Something that is absolutely critical for adopting a slow productivity mindset is to stop inflating work volumes. The best way to do this is to adopt external systems to help manage workflow. Slow productivity requires systems where projects and tasks can be properly logged, prioritized, and assigned to the right employee when they have availability.
Below are some tips for using external systems to manage workflow:
- Use a Kanban Board
Kanban-style boards are great for tracking pending and ongoing work. This way, employees don’t have work constantly piling up on them, which can be detrimental to their mind frame. Rather, when someone finishes their tasks, it can then be decided what to assign next.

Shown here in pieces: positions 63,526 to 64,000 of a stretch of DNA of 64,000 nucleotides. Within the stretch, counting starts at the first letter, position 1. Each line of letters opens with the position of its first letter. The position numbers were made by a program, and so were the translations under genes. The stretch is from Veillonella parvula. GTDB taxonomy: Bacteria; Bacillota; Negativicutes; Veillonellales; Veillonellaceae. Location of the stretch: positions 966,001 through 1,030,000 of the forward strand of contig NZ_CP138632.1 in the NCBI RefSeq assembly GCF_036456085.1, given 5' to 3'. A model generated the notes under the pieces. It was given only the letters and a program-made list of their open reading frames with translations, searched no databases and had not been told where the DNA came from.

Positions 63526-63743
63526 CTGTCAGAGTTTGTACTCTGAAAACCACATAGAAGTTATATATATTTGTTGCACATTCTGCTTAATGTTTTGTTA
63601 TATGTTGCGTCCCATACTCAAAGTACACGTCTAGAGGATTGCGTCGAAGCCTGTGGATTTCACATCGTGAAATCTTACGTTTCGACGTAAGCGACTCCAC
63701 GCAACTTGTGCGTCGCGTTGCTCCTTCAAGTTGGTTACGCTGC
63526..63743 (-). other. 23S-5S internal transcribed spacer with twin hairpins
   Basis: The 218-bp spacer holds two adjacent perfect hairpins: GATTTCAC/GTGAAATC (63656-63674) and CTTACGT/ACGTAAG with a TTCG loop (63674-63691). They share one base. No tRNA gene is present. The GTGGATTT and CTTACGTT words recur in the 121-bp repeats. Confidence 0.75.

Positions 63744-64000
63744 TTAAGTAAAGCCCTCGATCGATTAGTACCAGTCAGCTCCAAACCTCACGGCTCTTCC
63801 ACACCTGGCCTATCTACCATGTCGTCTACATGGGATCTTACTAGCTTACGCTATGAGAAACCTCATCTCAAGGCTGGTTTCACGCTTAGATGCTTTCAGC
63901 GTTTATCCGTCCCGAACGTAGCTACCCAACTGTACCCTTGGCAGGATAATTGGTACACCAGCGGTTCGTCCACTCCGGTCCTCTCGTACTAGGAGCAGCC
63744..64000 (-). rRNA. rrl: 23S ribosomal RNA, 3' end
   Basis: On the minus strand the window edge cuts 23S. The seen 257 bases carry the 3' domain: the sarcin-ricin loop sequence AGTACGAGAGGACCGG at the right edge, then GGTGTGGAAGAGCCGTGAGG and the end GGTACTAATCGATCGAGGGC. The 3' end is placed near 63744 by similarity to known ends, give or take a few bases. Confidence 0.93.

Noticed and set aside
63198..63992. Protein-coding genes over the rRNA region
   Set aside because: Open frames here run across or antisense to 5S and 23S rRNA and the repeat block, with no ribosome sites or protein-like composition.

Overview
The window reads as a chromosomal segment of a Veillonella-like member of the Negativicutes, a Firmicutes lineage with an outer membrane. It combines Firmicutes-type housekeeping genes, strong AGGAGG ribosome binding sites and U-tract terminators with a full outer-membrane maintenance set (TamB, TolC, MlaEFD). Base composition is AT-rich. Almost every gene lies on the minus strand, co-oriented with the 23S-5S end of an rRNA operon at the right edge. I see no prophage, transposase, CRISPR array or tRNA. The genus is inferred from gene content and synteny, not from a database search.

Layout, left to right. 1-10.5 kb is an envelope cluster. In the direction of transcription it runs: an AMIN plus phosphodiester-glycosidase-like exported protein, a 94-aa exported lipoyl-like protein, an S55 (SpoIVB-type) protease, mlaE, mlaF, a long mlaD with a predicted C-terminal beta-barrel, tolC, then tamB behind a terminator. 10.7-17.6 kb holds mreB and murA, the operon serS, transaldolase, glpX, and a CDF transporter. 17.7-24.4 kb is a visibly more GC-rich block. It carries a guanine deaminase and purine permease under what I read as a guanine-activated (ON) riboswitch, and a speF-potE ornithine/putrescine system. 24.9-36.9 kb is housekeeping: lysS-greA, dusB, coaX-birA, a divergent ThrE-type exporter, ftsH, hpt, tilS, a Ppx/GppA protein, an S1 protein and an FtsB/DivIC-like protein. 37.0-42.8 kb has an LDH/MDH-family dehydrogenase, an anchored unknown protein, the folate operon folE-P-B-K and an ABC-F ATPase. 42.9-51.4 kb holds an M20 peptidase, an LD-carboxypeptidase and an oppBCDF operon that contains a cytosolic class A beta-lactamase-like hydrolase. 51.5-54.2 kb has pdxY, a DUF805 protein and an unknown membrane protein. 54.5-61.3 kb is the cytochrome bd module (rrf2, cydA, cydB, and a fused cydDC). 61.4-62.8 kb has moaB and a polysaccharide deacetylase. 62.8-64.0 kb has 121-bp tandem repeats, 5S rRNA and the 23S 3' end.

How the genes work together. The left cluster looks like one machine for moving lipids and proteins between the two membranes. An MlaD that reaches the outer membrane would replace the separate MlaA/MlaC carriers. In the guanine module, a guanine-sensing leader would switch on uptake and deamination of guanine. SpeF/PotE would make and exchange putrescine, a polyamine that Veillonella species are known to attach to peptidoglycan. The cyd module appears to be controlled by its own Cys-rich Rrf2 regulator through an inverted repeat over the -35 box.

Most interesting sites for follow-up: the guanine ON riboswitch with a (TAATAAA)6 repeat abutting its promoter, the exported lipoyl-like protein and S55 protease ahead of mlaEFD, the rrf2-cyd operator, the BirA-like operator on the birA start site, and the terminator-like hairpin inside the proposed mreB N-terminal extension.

- Create a System for Quick Tasks
Rather than constantly delegating impromptu small tasks to your team throughout the day, have everyone on your team set aside an hour or so a day that is dedicated solely to completing small tasks. Alternatively, have your team take turns handling these tasks by delegating them to a particular employee on a particular day. This will prevent a constant sense of unstructured urgency from burdening your team and interrupting their deep work time.
# 6 Avoid Overhead Spiral
Flexibility, autonomy, the ability to communicate asynchronously, and external systems can all greatly contribute to a successful slow productivity approach. But it’s all in vain if you’re not keeping your teams’ workloads manageable and achievable. One easy way for employee workloads to get out of control is the unforeseen overhead spiral.
Keep in mind that every project your employees work on requires extended communication - emails and meetings which, if not factored in, can quickly take over their schedule and make it nearly impossible to get any real work done. Uncontrollable overhead can be relentless, and lead employees to perpetually work with little relief, and little execution.